Federal Prison Camp in Duluth Welcoming Seven Puppies for Five Week Training
Can Do Canines is a Non-Profit Based in New Hope, Minnesota
DULUTH, Minn. – After a full year of nearly no visitors allowed due to COVID-19, the Federal Prison Camp in Duluth will once again welcome four-legged friends back into the facility this Thursday.
Can Do Canines out of New Hope, Minnesota, works with seven prisons across the state, having selected inmates to train new litters of puppies before they become service animals for folks in need.
“Some of these people haven’t seen a dog in years,” said Kaity McGinn, prison program coordinator for Can Do Canines.
It’s uncommon to see one dog, let alone seven inside a federal prison.
“You have ten to 20 guys with this litter who can give each puppy attention, meet their needs,” said McGinn. “We’re able to do all of this development for their brains, all of this socialization. They get to explore a new space instead of being in one house.”
She’s passionate about her profession and says the reward is unimaginable.
“Even though they only have those puppies for five weeks, they care so much about them. We bring up another litter, and they’re constantly asking for updates,” said McGinn.
When this new litter of seven puppies and their mother arrive in Duluth this week, they’ll begin a five-week stint living inside the prison. The fur babies will live with mom for the first week, but then that all changes come week two.
“Different handlers, inmates, will grab a puppy and take them out to go explore a different space out of the room, they’ll do individual training. This is where we can start doing create training so they learn how to play games with the puppies to go in and out of their kennels. They’re giving them kibble for a reward,” said McGinn.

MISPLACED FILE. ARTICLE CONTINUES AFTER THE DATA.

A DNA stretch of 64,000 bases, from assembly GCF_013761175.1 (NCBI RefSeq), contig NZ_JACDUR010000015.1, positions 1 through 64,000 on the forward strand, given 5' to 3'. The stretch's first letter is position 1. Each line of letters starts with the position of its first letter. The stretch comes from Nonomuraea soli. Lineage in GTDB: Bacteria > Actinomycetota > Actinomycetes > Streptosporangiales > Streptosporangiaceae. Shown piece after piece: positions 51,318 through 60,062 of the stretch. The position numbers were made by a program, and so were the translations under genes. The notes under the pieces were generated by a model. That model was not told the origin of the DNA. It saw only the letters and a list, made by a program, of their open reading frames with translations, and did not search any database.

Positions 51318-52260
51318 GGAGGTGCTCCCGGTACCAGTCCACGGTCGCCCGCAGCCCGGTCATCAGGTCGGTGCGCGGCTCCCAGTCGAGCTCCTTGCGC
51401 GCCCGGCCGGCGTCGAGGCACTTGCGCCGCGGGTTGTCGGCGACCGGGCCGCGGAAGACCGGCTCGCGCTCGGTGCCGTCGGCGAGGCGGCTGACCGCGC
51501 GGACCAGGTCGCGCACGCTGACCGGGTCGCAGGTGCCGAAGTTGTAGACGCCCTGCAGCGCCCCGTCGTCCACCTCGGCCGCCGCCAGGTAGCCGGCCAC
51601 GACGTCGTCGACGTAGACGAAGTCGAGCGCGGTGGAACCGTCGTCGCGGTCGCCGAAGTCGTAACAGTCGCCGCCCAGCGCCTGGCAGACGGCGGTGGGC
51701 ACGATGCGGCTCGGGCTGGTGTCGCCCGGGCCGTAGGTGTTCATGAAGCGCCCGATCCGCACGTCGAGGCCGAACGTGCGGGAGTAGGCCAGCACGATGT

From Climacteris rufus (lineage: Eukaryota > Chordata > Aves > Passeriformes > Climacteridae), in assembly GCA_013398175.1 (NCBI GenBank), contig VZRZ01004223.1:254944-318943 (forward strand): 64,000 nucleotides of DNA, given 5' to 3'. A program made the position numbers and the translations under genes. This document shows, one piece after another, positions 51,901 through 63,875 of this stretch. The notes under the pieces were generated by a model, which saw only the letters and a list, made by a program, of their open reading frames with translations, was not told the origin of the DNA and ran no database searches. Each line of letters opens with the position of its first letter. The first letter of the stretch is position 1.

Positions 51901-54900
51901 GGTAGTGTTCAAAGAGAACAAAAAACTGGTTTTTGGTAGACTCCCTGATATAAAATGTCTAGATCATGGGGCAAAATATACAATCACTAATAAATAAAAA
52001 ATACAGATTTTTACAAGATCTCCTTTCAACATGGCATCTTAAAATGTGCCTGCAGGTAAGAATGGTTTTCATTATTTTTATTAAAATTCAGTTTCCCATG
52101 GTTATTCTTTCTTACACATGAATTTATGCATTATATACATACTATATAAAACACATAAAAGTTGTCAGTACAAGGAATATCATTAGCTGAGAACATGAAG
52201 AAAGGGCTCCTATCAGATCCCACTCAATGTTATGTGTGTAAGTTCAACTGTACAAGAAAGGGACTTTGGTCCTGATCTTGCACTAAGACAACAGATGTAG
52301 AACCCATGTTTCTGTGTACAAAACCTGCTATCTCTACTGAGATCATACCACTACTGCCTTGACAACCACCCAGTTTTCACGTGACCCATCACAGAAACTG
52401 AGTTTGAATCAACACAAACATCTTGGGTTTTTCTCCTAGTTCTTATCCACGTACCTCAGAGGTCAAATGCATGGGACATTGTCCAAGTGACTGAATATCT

The non-profit trains and raises assistance dogs that will soon be matched with individuals dealing with mobility, hearing, and diabetic issues. They also pair up with folks on the autism spectrum, and those who deal with seizures.
“Now the puppies leave the prison program at ten weeks, they’re already kennel trained, and already doing well with potty training,” said McGinn.
McGinn says it’s a win-win situation. The inmates can feel a sense of self-gratification, while the dogs achieve a high level of obedience.
“Them being able to get this unconditional love, something that’s not going to come in and judge them, that doesn’t care why they’re in there, they’re just there to give love and be trained and it’s so cool to see that,” said McGinn.
After five weeks, the inmate handlers will be separated from the pups after a strong connection is built – one that in return helps them build back better lives before returning to society.
“It’s just really rewarding to watch them grow and see them care, they’re so happy to be able to give back. I’ve had multiple dog handlers say, this program has changed my life,” said McGinn.
Can Do Canines has been operating for over 30 years.
Duluth is only one of two prisons in the state that takes the puppies for just five weeks. Other facilities keep the dogs for up to a year before they find forever homes.